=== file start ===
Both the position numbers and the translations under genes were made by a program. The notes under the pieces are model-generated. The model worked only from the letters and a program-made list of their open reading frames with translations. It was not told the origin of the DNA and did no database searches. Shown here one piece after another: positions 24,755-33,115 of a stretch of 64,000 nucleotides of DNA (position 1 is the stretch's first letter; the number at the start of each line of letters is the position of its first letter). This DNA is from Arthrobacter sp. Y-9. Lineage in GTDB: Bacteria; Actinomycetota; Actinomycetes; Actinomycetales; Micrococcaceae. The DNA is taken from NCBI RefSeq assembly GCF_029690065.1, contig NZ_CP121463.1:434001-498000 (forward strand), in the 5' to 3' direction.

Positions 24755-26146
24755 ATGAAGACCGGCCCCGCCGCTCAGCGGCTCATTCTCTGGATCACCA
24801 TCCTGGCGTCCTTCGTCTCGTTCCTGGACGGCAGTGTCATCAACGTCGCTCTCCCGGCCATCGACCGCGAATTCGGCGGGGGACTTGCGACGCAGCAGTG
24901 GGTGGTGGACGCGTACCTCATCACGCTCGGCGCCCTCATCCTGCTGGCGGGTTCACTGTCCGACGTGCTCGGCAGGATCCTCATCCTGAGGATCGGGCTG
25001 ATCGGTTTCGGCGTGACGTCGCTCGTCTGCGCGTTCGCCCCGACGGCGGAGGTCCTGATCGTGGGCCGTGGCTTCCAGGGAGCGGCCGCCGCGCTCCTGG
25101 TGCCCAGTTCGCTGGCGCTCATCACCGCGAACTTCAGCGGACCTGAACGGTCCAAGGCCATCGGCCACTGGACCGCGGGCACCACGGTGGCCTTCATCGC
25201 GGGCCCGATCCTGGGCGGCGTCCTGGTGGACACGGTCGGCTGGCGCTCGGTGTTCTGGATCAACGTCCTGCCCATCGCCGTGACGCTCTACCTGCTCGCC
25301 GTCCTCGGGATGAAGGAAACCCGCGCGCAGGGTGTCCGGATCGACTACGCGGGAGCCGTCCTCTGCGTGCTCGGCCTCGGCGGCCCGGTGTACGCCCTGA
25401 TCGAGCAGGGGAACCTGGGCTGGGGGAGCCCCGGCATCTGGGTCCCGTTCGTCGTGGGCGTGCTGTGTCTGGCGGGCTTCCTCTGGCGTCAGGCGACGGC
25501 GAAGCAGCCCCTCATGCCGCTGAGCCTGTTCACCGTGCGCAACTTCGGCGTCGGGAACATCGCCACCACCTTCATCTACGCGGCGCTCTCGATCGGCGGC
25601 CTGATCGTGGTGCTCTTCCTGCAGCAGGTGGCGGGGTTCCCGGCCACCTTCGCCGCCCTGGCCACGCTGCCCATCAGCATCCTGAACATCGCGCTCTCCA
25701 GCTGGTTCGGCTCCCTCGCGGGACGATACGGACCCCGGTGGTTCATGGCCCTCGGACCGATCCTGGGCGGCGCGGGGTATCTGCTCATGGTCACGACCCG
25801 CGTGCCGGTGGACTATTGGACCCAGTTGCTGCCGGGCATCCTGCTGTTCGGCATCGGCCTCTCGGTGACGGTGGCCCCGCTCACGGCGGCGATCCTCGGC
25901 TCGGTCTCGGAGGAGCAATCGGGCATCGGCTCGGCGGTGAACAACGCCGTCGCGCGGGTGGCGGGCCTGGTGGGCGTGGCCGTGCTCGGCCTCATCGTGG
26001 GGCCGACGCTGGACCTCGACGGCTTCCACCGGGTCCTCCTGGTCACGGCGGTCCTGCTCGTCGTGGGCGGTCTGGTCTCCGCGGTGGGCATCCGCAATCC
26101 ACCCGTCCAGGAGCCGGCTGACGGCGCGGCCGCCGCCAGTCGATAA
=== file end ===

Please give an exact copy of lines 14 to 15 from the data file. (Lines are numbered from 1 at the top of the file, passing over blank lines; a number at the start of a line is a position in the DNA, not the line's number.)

25801 CGTGCCGGTGGACTATTGGACCCAGTTGCTGCCGGGCATCCTGCTGTTCGGCATCGGCCTCTCGGTGACGGTGGCCCCGCTCACGGCGGCGATCCTCGGC
25901 TCGGTCTCGGAGGAGCAATCGGGCATCGGCTCGGCGGTGAACAACGCCGTCGCGCGGGTGGCGGGCCTGGTGGGCGTGGCCGTGCTCGGCCTCATCGTGG